Service In a Time of Rapid Change: Another Cost, or Competitive Advantage?

– Written by Elizabeth Farquhar for the Center for Services Leadership When he talks to business leaders about risk management, Atul Vashistha says, too often he sees their eyes glaze. “There’s another expense I have to add to operations,” they think. Twenty years ago, companies could get away with this vision of risk management as …

Service in a Time of Rapid Change: Reaching a Turning Point – Reset or Adjust

Written by Elizabeth Farquhar for the Center for Services Leadership In 2019, author and lecturer Stan Phelps logged 155,000 miles on Delta, doing as many as four presentations a week, all in different cities. But in early March, the COVID-19 pandemic shut down conventions and business meetings along with the rest of the world, and …

Service in a Time of Rapid Change: Under Stress – Break or Change

– Written by Elizabeth Farquhar for the Center for Services Leadership Months before the U.S. woke up to the threat of COVID-19, Ron Zielinski was hearing about a new kind of pneumonia in China. Zielinski, who leads Global Customer Services for Coherent Inc., heard from one of his managers in Singapore in late December that …

What Can You Do to Make Them Happy? Results from the 2020 Customer Rage Study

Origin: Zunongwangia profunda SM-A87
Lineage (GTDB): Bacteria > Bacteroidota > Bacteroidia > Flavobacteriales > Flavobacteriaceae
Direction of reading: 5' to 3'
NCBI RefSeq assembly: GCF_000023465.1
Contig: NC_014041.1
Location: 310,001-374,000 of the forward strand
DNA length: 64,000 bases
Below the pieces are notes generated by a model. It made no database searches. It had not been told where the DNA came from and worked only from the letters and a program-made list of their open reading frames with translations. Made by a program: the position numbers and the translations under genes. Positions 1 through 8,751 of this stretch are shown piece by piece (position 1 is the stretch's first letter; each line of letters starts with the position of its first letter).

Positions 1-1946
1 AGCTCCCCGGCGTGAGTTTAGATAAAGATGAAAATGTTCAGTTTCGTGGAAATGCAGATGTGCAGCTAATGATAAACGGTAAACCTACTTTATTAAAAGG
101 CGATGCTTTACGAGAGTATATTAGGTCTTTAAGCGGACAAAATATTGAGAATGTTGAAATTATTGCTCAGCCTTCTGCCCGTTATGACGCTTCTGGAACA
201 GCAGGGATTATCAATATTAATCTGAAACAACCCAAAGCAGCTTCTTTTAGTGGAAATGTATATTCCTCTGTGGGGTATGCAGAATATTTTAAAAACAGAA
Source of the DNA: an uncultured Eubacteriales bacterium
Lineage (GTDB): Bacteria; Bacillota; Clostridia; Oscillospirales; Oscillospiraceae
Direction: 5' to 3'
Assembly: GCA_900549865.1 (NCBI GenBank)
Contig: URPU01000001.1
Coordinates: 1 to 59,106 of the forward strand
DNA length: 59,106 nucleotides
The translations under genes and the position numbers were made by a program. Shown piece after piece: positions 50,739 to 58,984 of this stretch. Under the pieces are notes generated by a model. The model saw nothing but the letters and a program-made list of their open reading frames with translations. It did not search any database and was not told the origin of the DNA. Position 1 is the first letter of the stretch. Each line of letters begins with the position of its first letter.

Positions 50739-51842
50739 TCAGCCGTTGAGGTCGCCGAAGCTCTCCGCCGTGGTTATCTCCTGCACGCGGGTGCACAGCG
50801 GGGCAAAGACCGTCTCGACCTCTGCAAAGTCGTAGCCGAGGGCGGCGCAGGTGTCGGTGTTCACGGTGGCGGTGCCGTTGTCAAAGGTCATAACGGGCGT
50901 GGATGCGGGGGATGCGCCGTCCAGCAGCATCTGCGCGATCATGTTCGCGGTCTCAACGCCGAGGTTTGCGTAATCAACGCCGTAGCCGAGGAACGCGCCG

A recent survey shows just how unsatisfied Americans are with the products and services they buy. The 2020 Customer Rage study, conducted by Customer Measurement Care and Consulting (CCMC) in conjunction with the Center for Services Leadership at W. P. Carey University and Kraft Heinz, shows more than two thirds of households experienced at least …

Service in a Time of Rapid Change: Respond from the Heart – Generosity

– Written by Elizabeth Farquhar, Writer, Editor for the Center for Services Leadership One afternoon recently, marketing professor Leonard Berry paused in the middle of grading final papers and exams to describe our current frightening landscape: one million-plus COVID-19 cases, more than 60,000 deaths, unemployment growing to near-depression levels, and businesses shutting down—some never to …